On August 9, police fired rubber bullets and tear gas at a crowd, injuring five who were admitted to hospital. They were calling for the settlement of the workers’ status, the resignation of the regional commander of the National Guard, the resignation of Governor Mohamed Najib Mansouri, and the dissolution of the Constituent Assembly, in view of its failure to respond to the demands of Sidi Bouzid residents for a guaranteed supply of water, jobs, and economic development.
On August 14, a general strike in Sidi Bouzid demanded the release of protesters detained at demonstrations in previous weeks.
The complicity of police and state officials—including the General Union of Tunisian Workers (UGTT), which supported Ben Ali before the revolution—has left the Salafists free to attack the workers.
A UGTT official from Krassine, Mohamed Sgahaier Saihi, told the press that, with unemployment at 20 percent, “These people are expressing their anger with roadblocks and unplanned sit-ins day after day.” In the true manner of a UGTT bureaucrat, he lamented this activity that he viewed as a threat to social order: “They are a real threat to social stability, and day after day they cause trouble as they organise sit-ins and block routes and roads.”
Localised UGTT-controlled protests before the revolution sought to let off steam and prevent any independent political challenge to the regime by the working class. They also provided an opportunity for various pseudo-left parties—such as the Maoist Workers Party (PT), formerly the Tunisian Communist Workers Party (PCOT)—to posture as allies of the working class.
They all played a role in preventing the fall of Ben Ali from opening the way for a genuine social revolution and the seizure of power by the working class. They have legitimised the formation of the Ennahda government, which now stands fully exposed as a bitter enemy of the working class.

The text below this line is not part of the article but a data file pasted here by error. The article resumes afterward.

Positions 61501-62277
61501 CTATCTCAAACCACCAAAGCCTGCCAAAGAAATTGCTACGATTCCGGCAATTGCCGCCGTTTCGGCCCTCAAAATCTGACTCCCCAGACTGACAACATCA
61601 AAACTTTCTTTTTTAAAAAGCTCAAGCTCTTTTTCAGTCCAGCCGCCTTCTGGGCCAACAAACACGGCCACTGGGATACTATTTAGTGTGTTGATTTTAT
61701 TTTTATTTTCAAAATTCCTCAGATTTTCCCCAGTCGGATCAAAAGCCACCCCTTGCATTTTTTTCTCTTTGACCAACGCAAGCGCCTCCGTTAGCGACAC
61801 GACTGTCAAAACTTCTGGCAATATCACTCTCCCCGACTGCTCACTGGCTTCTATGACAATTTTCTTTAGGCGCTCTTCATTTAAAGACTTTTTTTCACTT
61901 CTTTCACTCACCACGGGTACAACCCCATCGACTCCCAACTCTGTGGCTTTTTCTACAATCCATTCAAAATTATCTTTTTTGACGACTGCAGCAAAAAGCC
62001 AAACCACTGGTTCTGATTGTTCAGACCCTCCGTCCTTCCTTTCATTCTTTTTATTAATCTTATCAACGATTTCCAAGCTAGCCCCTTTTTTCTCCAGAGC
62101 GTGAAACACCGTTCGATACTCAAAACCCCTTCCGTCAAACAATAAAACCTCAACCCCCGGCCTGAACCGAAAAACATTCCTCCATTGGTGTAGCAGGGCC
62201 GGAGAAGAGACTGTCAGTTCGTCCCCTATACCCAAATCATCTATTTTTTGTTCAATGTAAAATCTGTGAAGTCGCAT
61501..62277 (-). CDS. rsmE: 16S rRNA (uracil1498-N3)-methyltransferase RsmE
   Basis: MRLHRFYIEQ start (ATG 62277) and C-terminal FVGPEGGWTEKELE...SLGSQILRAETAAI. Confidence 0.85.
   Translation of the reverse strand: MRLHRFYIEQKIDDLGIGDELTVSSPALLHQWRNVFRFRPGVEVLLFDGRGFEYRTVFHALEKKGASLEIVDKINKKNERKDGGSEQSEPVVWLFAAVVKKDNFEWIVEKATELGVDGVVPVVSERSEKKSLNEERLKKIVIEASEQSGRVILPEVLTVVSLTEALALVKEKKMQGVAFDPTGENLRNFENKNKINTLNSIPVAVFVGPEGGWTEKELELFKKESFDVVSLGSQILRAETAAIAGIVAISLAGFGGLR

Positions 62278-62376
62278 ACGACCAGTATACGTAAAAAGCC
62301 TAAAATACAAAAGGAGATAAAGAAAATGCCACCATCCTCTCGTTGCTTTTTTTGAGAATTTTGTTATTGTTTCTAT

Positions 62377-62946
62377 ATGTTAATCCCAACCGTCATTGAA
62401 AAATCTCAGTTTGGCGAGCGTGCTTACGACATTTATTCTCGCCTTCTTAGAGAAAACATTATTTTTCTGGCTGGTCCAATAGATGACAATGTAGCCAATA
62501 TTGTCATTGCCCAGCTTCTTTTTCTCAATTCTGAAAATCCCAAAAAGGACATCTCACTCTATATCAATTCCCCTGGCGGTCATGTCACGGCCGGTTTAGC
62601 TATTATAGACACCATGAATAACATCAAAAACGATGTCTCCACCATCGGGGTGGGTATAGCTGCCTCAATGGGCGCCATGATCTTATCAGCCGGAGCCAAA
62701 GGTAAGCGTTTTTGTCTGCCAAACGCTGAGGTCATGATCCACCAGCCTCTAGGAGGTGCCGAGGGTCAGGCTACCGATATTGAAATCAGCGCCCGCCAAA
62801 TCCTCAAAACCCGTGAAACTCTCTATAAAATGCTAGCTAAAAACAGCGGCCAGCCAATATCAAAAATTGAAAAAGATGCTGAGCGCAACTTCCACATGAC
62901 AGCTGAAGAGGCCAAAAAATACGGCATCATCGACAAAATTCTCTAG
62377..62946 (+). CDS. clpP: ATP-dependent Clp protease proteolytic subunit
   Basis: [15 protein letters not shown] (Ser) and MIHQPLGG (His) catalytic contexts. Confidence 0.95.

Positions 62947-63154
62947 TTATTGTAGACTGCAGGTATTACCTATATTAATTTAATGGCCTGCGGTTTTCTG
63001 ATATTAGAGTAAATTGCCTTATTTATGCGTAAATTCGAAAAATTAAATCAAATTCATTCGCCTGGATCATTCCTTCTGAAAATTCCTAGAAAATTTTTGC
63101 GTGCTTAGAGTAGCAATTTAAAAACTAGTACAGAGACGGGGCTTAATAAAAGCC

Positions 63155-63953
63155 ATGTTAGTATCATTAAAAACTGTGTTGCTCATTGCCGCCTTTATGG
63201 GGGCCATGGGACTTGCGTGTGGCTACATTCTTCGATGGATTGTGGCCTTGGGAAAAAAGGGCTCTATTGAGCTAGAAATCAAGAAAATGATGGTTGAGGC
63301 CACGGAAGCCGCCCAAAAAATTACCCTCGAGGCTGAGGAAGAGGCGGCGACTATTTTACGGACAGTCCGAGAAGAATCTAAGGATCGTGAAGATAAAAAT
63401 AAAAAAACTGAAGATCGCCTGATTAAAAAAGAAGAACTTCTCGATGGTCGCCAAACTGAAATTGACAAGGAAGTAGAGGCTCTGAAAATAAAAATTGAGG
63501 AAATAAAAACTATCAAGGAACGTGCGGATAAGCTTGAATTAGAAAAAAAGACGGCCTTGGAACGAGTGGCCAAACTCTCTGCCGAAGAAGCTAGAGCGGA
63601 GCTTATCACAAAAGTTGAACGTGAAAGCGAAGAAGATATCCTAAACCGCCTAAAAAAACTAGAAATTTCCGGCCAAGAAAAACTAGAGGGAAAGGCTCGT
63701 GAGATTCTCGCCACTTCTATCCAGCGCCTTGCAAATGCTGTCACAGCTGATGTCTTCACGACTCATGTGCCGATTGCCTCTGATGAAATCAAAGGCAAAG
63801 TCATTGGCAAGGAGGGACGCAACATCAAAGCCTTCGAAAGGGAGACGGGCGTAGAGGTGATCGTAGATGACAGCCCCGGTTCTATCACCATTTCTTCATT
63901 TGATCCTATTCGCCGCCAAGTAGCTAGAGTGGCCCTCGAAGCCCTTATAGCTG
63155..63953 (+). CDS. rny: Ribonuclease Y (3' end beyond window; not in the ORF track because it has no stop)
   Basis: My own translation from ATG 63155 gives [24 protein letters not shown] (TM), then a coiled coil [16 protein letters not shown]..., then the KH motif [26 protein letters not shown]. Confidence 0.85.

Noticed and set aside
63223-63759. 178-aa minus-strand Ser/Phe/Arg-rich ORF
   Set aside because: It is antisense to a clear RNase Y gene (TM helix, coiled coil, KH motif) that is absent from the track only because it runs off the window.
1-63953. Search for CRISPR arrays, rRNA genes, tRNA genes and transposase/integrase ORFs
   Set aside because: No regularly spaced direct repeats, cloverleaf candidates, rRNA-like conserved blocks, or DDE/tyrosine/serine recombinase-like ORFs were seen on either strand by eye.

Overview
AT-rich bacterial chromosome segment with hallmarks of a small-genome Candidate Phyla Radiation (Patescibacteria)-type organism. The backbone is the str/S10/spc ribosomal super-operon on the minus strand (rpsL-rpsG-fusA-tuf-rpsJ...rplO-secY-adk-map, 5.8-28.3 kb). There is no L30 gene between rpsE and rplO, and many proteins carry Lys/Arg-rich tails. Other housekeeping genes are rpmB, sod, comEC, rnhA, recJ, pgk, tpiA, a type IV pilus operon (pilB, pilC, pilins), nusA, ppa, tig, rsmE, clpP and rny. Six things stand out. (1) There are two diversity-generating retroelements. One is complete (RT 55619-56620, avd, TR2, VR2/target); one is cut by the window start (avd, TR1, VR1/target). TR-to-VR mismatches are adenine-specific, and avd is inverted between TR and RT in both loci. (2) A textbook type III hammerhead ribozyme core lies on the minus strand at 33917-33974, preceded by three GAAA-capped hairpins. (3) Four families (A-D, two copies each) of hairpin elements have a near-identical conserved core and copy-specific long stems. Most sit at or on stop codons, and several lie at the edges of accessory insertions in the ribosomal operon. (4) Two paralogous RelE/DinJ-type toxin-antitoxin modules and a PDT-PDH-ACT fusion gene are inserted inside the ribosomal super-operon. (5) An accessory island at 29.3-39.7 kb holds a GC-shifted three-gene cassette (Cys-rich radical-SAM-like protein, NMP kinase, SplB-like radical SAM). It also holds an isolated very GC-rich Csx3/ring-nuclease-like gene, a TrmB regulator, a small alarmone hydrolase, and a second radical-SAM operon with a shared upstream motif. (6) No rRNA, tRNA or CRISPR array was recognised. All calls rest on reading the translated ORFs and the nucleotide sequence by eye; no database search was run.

Fears of the revolutionary movements throughout the Arab world have led US imperialism and its European allies to turn increasingly to Islamist parties to govern, and their more extremist allies as shock troops for violent action. The intervention of Al Qaeda-linked groups against regimes in Libya and Syria targeted for overthrow by Washington has become a significant tool of imperialist policy in the region.
Leading Ennahda MP Sadok Chourou attacked strikers as “enemies of God.” In an interview, he denied that Salafists have been responsible for the violence: “The truth of the matter is that some members of Salafist groups are not actual Salafists. They are remnants of the former regime, who have infiltrated Salafist groups to commit acts against the government...true Salafists do not espouse the use of violence.”
Chourou is trying to cover up the government’s and police’s complicity in Salafist violence. If there is any truth to his comments, however—and Ben Ali police were involved in organising the attack against the Sidi Bouzid workers—this only underscores the fundamental continuity in the anti-worker policies of Ben Ali and of Ennadha. The working class revolution that began with the toppling of Ben Ali must continue in a struggle against the Ennadha government.